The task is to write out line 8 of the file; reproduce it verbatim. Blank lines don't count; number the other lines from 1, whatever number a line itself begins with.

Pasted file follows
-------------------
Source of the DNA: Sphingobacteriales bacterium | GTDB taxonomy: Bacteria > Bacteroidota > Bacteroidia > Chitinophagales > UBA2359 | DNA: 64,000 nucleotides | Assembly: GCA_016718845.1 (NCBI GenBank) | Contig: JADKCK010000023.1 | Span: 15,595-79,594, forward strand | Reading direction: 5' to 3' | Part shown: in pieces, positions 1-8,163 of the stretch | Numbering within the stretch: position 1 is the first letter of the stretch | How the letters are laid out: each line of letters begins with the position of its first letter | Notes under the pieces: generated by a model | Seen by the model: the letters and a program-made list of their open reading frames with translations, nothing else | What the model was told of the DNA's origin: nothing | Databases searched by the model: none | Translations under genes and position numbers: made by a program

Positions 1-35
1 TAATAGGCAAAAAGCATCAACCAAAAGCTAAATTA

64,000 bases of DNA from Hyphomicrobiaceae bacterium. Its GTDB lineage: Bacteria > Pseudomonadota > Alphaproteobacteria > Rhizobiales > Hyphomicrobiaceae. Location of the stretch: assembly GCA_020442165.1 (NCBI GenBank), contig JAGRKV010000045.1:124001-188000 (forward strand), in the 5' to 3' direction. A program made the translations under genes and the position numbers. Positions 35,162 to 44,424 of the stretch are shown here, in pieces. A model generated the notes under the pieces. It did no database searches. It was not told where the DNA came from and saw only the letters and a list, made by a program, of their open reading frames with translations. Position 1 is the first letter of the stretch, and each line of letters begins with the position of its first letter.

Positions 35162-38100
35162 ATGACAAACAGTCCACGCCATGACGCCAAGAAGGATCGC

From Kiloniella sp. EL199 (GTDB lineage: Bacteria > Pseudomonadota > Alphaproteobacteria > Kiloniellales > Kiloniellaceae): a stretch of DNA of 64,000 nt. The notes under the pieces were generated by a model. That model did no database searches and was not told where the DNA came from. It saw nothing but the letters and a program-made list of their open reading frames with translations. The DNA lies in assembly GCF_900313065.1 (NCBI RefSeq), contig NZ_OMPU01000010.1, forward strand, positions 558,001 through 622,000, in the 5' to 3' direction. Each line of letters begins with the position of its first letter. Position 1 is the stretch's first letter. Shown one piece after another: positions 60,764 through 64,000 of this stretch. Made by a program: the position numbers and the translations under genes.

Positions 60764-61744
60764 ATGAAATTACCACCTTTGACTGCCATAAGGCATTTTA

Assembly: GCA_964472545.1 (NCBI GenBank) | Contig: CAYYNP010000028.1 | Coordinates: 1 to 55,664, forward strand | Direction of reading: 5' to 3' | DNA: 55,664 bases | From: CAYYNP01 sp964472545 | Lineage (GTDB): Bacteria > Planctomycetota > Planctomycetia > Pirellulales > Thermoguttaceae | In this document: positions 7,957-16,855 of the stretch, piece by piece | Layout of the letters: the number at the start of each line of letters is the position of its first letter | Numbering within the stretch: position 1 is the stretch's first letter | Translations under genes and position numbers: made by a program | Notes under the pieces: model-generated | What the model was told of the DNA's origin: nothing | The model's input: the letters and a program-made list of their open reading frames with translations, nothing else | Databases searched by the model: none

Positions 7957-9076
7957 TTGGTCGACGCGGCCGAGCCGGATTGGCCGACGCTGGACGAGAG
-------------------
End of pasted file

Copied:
Positions 60764-61744